Tax burdens can be downright onerous depending on which state you call home. In fact, New York State is considered by the Tax Foundation to be the highest taxing state in the country at 12.7% of income. This tax figure includes local taxes, sales tax, income tax, education taxes and, of course, property taxes. However, if you are just considering property taxes, there are two different stories in the state of New York: one for those who live in New York City and one for those who live in the rest of the state. You might be surprised to learn who actually pays much higher property taxes.

Average Property Taxes

Calculating the average property tax for any state can be done different ways. According to WalletHub’s 2018’s Property Taxes by State report, the average property tax on the national median home price of $184,700 is $2,197. New York has some of the highest median values for homes in the country with the average median home in the state in 2018 valued at $286,300. The actual median property taxes paid based on that value according to the study were $4,738 because of the much higher home values in the state. This places New York fourth overall, as far as total property taxes paid. New Jersey topped the list at $7,601 total property taxes paid, followed by Connecticut ($5,443) and New Hampshire ($5,241.)

SmartAsset’s Property Tax Calculator by State offers a different perspective, stating New York State has an average property tax rate of 1.65% with a tax of $4,125 on the median assessed home value of $250,000 in the state. Yet, the average property tax paid is $4,051. It can get more confusing if you compare New York City to the rest of the state, as there are startling differences.

New York City’s average effective property tax rate is just 0.80%, which is less than half of the statewide average of 1.65%, according to SmartAsset. Also, there are counties in the state that pay over 2.5%, more than doubling the nationwide average effective tax rate. Homeowners in New York City pay lower tax rates than owners of commercial properties, condos or apartments. New York City also has a number of tax reductions or exemptions that may not be available in many New York counties, including exemptions for senior citizens, the disabled and veterans, and there is the STAR reduction for homeowners in a one- to three-family home.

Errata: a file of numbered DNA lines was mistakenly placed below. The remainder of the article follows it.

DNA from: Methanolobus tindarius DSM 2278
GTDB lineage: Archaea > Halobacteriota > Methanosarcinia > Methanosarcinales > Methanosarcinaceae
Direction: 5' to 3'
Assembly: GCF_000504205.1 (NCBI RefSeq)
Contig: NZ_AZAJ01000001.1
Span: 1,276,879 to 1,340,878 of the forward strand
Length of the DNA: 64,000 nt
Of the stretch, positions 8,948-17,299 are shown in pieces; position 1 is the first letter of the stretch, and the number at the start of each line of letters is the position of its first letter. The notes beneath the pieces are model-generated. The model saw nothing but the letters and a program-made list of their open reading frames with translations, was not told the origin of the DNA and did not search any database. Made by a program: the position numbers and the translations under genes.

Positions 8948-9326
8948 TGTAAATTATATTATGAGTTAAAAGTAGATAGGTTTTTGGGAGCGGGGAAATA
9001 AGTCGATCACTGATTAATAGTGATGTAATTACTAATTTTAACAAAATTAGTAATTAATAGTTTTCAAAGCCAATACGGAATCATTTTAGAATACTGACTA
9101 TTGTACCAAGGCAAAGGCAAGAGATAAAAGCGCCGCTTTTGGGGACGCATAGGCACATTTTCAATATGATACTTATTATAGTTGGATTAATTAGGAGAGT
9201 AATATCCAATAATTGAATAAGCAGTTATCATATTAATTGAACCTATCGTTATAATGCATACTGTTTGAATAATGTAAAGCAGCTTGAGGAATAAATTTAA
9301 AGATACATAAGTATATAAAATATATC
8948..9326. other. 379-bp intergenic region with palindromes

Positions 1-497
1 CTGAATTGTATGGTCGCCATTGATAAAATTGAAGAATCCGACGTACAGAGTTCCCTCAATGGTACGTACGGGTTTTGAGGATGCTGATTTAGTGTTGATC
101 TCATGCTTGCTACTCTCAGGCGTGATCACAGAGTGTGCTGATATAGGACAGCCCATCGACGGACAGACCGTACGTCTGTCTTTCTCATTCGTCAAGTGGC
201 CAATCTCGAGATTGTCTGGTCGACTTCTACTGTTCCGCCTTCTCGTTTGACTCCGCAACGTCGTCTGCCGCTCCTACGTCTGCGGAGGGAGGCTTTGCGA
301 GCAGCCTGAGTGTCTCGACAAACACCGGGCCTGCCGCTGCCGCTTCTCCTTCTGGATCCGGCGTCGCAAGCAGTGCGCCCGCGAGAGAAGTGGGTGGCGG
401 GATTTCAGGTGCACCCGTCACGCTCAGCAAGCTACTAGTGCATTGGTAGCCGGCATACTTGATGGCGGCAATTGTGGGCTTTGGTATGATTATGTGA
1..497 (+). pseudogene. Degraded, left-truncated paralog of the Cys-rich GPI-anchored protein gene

How This State Compares to the National Average

The national effective tax rate average, according to SmartAsset, is 1.211%, while New York State’s average is 1.578%, a 30% margin over the national average. However, city dwellers in NYC pay almost 41% less than the national average.

Unfortunately, there are still many counties in New York State that pay the highest national property taxes, according to the Tax Foundation, which lists nine of the top 10 property tax rate counties in New York State. The most expensive county for property taxes in the nation is Orleans County, which pays 3.46%.

How This State’s Tax Compares to Neighboring States

According to the Tax Foundation’s 2016 “Mean Effective Property Tax Rates on Owner-Occupied Housing” Map, New York State ranks 14th at 1.38%, while its neighboring states rank in the following order: New Jersey is number one at 2.11%; Connecticut is ninth at 1.53%; Rhode Island and Pennsylvania are tied at 10th at 1.46% and Massachusetts is 18th at 1.11%.

Part of the reason why New York is not ranked higher in terms of property tax rates is the state’s ability to reap the rewards of other tax structures that limit reliance on it. Sales tax income from tourists, tourist taxes on hotel rooms, and industry and commercial taxes in the state make lower property tax rates possible.

Pennsylvania Property Tax Guide

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